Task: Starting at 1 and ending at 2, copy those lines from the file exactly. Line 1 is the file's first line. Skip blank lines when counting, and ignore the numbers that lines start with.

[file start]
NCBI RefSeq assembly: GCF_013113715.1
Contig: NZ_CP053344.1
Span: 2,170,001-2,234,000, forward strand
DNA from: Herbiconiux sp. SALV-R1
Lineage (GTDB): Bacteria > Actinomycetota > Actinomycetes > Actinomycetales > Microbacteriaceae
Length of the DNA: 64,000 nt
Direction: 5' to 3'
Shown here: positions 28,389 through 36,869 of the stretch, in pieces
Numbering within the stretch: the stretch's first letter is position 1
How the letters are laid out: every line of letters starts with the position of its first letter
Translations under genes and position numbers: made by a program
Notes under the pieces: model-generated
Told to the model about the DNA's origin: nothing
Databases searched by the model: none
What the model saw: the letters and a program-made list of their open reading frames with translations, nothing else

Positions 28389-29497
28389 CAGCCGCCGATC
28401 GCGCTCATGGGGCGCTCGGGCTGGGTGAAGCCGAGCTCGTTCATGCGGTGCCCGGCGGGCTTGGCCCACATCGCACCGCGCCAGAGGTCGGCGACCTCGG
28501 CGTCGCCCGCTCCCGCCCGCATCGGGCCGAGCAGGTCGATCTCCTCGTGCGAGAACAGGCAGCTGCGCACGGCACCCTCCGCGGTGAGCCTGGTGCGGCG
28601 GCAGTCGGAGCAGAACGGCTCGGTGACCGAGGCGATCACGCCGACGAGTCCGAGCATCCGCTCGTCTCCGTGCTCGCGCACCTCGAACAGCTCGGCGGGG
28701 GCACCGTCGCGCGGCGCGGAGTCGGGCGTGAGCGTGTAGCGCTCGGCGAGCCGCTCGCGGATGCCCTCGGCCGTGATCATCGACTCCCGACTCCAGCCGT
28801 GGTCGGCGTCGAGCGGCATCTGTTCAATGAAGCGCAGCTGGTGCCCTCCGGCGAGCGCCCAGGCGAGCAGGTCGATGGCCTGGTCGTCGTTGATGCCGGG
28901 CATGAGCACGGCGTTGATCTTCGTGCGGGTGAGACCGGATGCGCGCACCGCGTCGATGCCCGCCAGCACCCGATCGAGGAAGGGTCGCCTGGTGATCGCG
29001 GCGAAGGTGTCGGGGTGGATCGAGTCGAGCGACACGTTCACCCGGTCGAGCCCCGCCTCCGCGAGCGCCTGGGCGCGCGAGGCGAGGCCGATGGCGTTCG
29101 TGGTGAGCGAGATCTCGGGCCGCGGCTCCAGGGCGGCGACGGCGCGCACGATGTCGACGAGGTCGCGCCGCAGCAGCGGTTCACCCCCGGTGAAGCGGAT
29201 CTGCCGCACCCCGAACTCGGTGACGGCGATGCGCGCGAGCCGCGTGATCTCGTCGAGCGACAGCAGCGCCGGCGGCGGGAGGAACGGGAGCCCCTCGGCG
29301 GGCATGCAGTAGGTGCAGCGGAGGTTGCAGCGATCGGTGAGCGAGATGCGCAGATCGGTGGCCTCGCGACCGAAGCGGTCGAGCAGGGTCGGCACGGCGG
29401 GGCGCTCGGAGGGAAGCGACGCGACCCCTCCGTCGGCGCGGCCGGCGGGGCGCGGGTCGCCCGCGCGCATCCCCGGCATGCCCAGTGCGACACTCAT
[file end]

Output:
NCBI RefSeq assembly: GCF_013113715.1
Contig: NZ_CP053344.1